Value? These were the same people who rallied round to stymie the case of Asiwaju Bola Tinubu during his Toronto certificate saga, and prevented the public from knowing the truth; who met, conferred and took a decision to “protect our” own. Were they not the same people that wrote the late Gani Faweihinmi to soft-pedal when he took up the case? Then nobody talked about honour or shame.

Today, you could as well have switched back to 2010 scenario. The same setting, the same stage and the same actors. Daily, “exclusives” in traditional Ibori must die newspapers quoting one EFCC “source” or the other with outlandish tales even an imbecile would know are, at best, setting an agenda, are given vintage positions just to hit at the target.

Nothing is bizarre any longer. Professionalism and objectivity, the hallmark of the media are thrown to the dogs. Stealing is a Culture in Delta, ran a particular headline with the highly inflammable gist of how the people of Delta State have all become thieves and supporters of thieves, simply because they rejoiced that their son is out of prison. Yet, a supposedly A-list newspaper, with all the gatekeepers went to town with the story.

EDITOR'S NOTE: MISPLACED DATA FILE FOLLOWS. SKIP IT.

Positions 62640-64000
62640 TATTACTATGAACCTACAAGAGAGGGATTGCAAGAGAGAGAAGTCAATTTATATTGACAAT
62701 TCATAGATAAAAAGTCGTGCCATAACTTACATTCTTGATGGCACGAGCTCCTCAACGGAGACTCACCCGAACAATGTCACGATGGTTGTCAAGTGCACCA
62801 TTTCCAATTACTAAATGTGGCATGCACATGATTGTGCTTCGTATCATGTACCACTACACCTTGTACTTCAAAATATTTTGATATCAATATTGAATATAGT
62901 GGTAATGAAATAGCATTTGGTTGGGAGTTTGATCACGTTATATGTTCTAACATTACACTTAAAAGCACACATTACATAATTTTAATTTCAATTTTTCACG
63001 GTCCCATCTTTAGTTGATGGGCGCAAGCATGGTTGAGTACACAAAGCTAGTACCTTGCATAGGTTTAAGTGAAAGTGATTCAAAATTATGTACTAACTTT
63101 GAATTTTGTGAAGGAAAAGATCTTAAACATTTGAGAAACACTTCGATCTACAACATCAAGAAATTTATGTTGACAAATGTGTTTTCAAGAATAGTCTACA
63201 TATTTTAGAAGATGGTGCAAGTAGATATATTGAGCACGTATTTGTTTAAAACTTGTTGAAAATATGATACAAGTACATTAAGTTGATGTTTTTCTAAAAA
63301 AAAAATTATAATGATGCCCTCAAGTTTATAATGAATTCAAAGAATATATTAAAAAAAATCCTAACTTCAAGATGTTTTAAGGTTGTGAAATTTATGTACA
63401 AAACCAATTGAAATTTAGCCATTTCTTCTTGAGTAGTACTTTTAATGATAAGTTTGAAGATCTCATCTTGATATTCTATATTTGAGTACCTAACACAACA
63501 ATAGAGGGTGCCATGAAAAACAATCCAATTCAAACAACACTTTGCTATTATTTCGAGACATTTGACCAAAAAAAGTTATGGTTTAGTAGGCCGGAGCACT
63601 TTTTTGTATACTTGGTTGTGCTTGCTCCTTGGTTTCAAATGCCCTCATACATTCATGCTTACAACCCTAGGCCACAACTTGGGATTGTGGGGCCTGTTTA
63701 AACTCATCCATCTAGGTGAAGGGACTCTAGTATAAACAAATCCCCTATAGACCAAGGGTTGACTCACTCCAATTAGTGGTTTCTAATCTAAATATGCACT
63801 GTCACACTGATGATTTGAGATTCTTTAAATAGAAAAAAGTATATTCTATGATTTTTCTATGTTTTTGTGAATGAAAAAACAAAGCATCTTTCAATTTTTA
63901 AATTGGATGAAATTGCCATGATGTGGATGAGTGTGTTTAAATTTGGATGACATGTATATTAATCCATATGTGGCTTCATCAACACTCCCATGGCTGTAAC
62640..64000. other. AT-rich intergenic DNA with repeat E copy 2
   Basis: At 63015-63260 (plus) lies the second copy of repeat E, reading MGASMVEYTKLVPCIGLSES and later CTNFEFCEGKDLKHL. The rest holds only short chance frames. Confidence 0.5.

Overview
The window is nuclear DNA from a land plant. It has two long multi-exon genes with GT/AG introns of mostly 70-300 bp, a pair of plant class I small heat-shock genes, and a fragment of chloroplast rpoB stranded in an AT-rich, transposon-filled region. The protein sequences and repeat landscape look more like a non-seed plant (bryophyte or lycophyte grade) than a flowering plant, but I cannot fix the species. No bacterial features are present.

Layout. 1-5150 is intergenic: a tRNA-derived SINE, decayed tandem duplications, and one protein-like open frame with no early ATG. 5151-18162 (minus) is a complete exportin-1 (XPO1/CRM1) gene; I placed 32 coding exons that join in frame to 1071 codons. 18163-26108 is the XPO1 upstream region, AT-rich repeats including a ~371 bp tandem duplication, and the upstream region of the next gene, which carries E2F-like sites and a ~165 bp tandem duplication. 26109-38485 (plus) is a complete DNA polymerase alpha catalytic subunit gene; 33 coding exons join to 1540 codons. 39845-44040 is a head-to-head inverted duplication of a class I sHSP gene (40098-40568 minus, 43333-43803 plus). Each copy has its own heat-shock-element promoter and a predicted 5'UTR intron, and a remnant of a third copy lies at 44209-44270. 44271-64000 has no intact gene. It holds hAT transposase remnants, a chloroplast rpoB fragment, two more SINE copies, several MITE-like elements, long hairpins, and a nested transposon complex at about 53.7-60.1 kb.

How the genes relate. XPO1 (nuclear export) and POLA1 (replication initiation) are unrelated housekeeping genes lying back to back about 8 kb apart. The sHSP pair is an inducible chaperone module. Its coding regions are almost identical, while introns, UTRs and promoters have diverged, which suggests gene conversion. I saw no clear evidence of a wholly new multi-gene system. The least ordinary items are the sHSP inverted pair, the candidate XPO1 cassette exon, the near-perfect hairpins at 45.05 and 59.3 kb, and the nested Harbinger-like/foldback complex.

Of course, it would have been incomplete telling a story without mentioning the tortoise. So, out almighty Nuhu Ribadu, Nigeria’s quintessential anti-corruption czar. He had to come into the mix to continue what he started. It doesn’t matter to them that the ever-ready ex-EFCC boss, could, tomorrow think nothing of telling how he was misquoted all along and how Ibori was the cleanest Nigerian that ever lived, if he believed that that would open the door to the next opportunity for him.

After all, was it not the self-same Ribadu, who told the entire world of how Tinubu’s corruption was of international dimension and later became an errand boy for the same man; who told the world that his boss, Olusegun Obasanjo had no blemish of corruption, even with the presidential library project and the Halliburton case, staring him in the face and who told the world of how a certain Bayelsa State first lady, was caught with millions of raw dollars, only to deny ever saying so, when he was sorted out? Right away, it is time for another agenda in the never-ending Ibori project and he is again on call.